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With two weeks to go until the election, it seems safe to say that nobody knows who will win the presidential race at this point. Most polls show President Barack Obama and Mitt Romney in a virtual dead heat, with no obvious moments for either candidate to break away before November 6. The race will now come down to the campaigns’ respective “ground games” — grassroots field organising that focuses on identifying voters, persuading them to vote for a candidate, and then making sure they cast their ballots on or before Election Day.
The conventional wisdom is that the Obama campaign holds a big lead in this realm of campaigning. Democratic turnout operations have traditionally been stronger than those of Republicans, due mostly to union organising efforts. The Obama campaign built up this advantage with its famously massive 2008 field organisation, and many of the field offices established four years ago just never closed.
In this race, the Obama campaign has an overwhelming advantage over Romney in the number of field offices the campaigns have opened, both nationally and in key swing states. In Ohio, for example, the Obama campaign has about 122 field offices across the state, while the Romney campaign has 40. In Florida, Obama has 102 local offices, compared to 48 for Romney.
Obama campaign manager Jim Messina highlighted this ground game advantage on a conference call with reporters this morning, pointing to the president’s lead among earlier voters as evidence that he is winning the race where it counts.
Significantly, Messina noted that, in battleground states, the campaign is beating Republicans in turning out “sporadic voters” — a term he used to describe voters who are not likely to get themselves to the polls on Election Day:
“Early vote is not taking a final universe of voters and only changing the day they vote,” he explained. “If that were what we were doing, that would be concerning. What early vote does is help us get out low-propensity voters – voters called “sporadic” voters – which broadens our universe and freezes up more get-out-the-vote resources later and especially on Election Day. And let’s be very clear, more sporadic Obama voters are voting than sporadic Republicans in the battleground states, and that is both a sign of enthusiasm, but also organizational strength that is going to matter down here.”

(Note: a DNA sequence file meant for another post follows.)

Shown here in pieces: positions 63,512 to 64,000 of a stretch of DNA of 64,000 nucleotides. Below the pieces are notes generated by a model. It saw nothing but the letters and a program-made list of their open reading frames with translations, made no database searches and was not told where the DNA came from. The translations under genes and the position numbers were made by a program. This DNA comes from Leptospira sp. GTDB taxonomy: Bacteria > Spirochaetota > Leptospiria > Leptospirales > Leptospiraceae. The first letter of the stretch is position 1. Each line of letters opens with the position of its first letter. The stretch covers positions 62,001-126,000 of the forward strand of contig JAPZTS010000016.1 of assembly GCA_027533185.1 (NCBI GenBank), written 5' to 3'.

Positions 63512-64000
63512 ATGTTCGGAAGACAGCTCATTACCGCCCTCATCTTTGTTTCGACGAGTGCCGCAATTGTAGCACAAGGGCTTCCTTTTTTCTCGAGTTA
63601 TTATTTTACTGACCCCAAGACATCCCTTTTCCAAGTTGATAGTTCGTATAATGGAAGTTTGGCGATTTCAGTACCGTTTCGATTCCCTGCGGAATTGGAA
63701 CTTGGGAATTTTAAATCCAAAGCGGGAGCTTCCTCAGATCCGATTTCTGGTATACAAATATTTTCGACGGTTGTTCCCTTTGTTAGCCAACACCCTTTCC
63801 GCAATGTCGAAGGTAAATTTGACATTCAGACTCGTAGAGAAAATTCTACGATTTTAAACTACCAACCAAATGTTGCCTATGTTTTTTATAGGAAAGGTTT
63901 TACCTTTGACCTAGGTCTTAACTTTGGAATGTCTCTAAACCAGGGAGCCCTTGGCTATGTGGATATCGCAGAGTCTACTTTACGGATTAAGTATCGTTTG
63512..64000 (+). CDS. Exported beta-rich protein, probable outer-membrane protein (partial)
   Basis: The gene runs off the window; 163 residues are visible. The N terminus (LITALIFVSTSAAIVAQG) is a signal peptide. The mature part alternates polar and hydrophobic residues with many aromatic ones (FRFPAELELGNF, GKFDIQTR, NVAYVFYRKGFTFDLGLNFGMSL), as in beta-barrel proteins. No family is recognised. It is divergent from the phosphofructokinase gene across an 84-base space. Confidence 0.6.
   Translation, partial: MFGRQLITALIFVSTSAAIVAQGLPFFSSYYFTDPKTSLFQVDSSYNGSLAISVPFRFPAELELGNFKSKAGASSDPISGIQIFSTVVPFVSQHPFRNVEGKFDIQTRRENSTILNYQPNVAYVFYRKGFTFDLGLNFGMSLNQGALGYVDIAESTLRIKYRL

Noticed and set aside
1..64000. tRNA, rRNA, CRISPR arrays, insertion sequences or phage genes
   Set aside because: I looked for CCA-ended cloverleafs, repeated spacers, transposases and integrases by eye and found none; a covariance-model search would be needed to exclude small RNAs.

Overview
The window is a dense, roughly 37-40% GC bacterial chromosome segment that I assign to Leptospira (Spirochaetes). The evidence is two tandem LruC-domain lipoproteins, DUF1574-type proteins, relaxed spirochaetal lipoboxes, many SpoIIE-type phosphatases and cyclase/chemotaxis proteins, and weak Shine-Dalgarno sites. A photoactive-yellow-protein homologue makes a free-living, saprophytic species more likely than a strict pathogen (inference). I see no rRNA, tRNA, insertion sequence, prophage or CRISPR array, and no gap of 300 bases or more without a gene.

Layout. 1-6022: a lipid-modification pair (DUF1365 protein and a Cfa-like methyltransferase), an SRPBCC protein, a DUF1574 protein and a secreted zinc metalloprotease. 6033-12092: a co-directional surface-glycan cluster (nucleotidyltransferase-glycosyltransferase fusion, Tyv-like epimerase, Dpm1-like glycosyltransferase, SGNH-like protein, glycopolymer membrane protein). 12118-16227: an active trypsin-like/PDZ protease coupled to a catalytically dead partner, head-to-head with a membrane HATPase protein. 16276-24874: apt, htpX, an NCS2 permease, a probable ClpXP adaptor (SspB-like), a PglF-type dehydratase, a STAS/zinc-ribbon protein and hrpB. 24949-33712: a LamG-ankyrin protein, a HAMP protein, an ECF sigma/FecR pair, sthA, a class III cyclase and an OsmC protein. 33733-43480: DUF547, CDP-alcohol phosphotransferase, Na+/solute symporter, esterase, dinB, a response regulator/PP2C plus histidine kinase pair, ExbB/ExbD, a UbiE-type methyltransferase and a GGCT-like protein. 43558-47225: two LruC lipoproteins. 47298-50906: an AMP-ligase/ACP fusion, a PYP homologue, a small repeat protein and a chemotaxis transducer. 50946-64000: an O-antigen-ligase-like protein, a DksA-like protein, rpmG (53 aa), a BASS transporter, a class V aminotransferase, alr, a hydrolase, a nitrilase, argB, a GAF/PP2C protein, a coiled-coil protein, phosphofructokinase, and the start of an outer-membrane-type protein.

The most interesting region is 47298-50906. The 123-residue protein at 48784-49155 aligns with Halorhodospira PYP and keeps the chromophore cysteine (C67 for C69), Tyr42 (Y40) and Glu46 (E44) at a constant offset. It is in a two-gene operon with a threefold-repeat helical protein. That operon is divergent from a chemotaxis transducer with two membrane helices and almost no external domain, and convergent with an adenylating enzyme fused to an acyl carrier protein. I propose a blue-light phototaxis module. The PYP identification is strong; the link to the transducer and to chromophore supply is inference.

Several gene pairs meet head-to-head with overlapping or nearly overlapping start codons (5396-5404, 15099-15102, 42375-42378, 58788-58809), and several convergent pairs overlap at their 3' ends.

It is virtually impossible to verify Messina’s claims. But if he is correct, then it stands to reason that public polls may not accurately reflect Obama’s standing in the race; sporadic voters — including those who end up voting on Election Day — would be passed over in the “likely voter” models of at least some polls.
Take, for example, the daily Gallup tracking poll, which has shown Romney with a significant lead since the poll began measuring “likely” voters at the beginning of October. Gallup’s likely voter model is known to be particularly selective, so it seems safe to assume that fickle voters are not included in the sample; among registered voters, however, Gallup has found the race in a virtual dead heat.
But Messina’s argument only stands if Republicans are not making a similarly successful effort to mobilize “sporadic” voters. The GOP has made significant strides in its voter turnout operations since 2008, and Republicans tell Business Insider that they are outperforming their voter registration numbers in early voting in key battleground states, and have increased their share of early voting from 2008. The Romney campaign also pointed out that its volunteers have made contact with 44.8 million voters, and knocked on over 9 million doors this election cycle (although Democrats claim these numbers are inflated because they include automated messages.)
Moreover, while the Romney campaign organisation does not approach the scale of the Obama network, the Republican National Committee has built up its ground organisation since 2008, as evidenced by the 2010 midterm elections and, to a lesser extent, the Wisconsin recall races of 2011 and 2012.
In addition, outside conservative groups, like the Tea Party-affiliated Freedomworks and Americans For Prosperity, have made significant strides in voter mobilization since 2009, as have social conservative groups like Ralph Reed’s Faith and Freedom Coalition.
Still, it is impossible to predict the effectiveness of these disparate Republican turnout efforts, or how they will compare to the well-oiled Obama campaign.
“We know what we know and they know what they know,” Obama’s senior campaign strategist David Axelrod told reporters Tuesday. “We’ll know who is bluffing and who isn’t in two weeks.”
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